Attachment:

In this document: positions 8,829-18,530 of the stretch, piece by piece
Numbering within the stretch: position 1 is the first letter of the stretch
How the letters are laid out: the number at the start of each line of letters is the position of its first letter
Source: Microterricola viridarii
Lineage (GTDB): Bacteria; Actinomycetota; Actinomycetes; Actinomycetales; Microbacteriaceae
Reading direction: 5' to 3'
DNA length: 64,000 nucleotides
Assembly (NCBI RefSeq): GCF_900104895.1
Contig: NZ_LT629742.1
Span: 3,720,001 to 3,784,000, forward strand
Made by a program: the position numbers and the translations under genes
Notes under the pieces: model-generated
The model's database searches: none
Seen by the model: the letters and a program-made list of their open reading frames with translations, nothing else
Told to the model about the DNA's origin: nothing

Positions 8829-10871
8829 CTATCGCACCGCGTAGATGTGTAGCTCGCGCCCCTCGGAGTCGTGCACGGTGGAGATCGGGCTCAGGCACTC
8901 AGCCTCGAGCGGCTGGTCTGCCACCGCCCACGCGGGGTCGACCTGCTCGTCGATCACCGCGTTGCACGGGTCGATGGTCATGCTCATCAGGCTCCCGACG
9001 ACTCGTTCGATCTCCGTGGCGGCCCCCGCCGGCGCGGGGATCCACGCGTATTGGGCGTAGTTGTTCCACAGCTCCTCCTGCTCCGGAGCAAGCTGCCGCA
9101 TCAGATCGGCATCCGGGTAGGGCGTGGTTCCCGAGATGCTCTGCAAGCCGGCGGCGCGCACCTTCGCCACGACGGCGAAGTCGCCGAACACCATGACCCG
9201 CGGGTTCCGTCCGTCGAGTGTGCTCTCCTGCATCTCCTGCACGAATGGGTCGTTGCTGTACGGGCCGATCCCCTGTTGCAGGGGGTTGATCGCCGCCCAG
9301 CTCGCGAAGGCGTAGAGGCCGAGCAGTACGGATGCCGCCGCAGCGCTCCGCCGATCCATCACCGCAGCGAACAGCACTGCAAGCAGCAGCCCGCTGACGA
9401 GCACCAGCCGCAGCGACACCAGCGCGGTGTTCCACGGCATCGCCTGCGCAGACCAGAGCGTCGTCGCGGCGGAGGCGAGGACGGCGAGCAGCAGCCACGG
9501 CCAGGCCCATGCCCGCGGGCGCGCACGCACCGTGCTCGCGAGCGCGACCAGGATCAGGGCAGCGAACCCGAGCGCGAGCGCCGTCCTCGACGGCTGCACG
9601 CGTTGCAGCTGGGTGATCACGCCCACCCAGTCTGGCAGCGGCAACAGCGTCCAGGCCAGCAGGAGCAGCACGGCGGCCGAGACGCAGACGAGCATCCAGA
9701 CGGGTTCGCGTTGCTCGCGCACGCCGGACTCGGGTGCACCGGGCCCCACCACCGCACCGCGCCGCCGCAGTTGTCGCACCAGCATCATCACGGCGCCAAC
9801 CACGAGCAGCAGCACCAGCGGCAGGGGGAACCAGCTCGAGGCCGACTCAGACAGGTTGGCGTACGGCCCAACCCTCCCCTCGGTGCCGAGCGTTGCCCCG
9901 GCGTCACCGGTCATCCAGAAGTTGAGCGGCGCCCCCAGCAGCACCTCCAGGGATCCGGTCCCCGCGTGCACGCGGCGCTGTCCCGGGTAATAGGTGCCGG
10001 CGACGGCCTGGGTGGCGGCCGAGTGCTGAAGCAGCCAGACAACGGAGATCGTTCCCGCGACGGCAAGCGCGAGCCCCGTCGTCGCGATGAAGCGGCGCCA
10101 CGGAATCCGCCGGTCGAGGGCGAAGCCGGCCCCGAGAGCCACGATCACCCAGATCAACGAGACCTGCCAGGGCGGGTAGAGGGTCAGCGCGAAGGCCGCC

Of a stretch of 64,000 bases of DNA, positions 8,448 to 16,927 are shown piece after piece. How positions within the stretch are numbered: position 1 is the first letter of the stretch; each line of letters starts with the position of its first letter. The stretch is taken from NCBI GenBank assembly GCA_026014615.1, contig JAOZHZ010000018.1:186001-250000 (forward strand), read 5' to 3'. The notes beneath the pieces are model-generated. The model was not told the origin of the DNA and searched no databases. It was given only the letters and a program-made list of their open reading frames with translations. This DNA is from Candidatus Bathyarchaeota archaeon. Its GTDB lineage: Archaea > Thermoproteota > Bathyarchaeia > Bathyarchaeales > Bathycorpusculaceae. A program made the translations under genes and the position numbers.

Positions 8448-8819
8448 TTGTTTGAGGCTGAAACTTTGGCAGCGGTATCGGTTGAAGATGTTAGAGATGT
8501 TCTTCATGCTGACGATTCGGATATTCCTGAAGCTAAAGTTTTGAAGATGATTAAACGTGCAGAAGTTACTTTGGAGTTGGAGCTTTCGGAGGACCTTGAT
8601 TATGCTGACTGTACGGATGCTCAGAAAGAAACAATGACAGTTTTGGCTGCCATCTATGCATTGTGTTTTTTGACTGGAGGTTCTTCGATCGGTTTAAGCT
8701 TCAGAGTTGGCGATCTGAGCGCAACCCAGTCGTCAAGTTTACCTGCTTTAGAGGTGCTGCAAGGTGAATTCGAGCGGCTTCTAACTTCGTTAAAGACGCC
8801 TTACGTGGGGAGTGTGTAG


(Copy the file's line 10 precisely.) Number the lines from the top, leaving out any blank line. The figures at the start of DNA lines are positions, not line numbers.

Span: 3,720,001 to 3,784,000, forward strand